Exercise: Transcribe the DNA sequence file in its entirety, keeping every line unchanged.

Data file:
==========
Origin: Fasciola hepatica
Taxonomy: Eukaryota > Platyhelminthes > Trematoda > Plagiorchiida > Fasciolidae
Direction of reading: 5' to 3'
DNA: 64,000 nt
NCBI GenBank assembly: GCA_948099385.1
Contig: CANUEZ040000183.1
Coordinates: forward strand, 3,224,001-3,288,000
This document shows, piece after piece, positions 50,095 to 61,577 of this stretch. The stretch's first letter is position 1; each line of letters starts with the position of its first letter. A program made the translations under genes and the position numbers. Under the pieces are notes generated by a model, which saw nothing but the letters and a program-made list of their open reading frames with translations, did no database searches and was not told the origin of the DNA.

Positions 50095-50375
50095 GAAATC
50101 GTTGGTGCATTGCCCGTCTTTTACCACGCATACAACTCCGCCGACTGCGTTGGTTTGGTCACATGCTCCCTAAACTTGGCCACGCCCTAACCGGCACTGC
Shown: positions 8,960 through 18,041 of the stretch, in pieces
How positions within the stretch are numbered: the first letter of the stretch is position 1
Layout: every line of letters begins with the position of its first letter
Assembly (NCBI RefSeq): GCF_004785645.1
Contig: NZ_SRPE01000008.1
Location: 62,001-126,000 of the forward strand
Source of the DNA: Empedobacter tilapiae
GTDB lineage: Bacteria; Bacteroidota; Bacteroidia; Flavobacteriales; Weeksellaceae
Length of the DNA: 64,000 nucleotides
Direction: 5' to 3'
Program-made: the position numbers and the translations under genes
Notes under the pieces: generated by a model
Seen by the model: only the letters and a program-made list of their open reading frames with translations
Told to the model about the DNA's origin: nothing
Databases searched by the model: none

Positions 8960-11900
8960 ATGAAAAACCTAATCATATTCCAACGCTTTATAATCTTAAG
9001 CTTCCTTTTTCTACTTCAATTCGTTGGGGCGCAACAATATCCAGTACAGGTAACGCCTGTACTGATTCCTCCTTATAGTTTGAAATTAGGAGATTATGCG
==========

Origin: Fasciola hepatica
Taxonomy: Eukaryota > Platyhelminthes > Trematoda > Plagiorchiida > Fasciolidae
Direction of reading: 5' to 3'
DNA: 64,000 nt
NCBI GenBank assembly: GCA_948099385.1
Contig: CANUEZ040000183.1
Coordinates: forward strand, 3,224,001-3,288,000
This document shows, piece after piece, positions 50,095 to 61,577 of this stretch. The stretch's first letter is position 1; each line of letters starts with the position of its first letter. A program made the translations under genes and the position numbers. Under the pieces are notes generated by a model, which saw nothing but the letters and a program-made list of their open reading frames with translations, did no database searches and was not told the origin of the DNA.

Positions 50095-50375
50095 GAAATC
50101 GTTGGTGCATTGCCCGTCTTTTACCACGCATACAACTCCGCCGACTGCGTTGGTTTGGTCACATGCTCCCTAAACTTGGCCACGCCCTAACCGGCACTGC
Shown: positions 8,960 through 18,041 of the stretch, in pieces
How positions within the stretch are numbered: the first letter of the stretch is position 1
Layout: every line of letters begins with the position of its first letter
Assembly (NCBI RefSeq): GCF_004785645.1
Contig: NZ_SRPE01000008.1
Location: 62,001-126,000 of the forward strand
Source of the DNA: Empedobacter tilapiae
GTDB lineage: Bacteria; Bacteroidota; Bacteroidia; Flavobacteriales; Weeksellaceae
Length of the DNA: 64,000 nucleotides
Direction: 5' to 3'
Program-made: the position numbers and the translations under genes
Notes under the pieces: generated by a model
Seen by the model: only the letters and a program-made list of their open reading frames with translations
Told to the model about the DNA's origin: nothing
Databases searched by the model: none

Positions 8960-11900
8960 ATGAAAAACCTAATCATATTCCAACGCTTTATAATCTTAAG
9001 CTTCCTTTTTCTACTTCAATTCGTTGGGGCGCAACAATATCCAGTACAGGTAACGCCTGTACTGATTCCTCCTTATAGTTTGAAATTAGGAGATTATGCG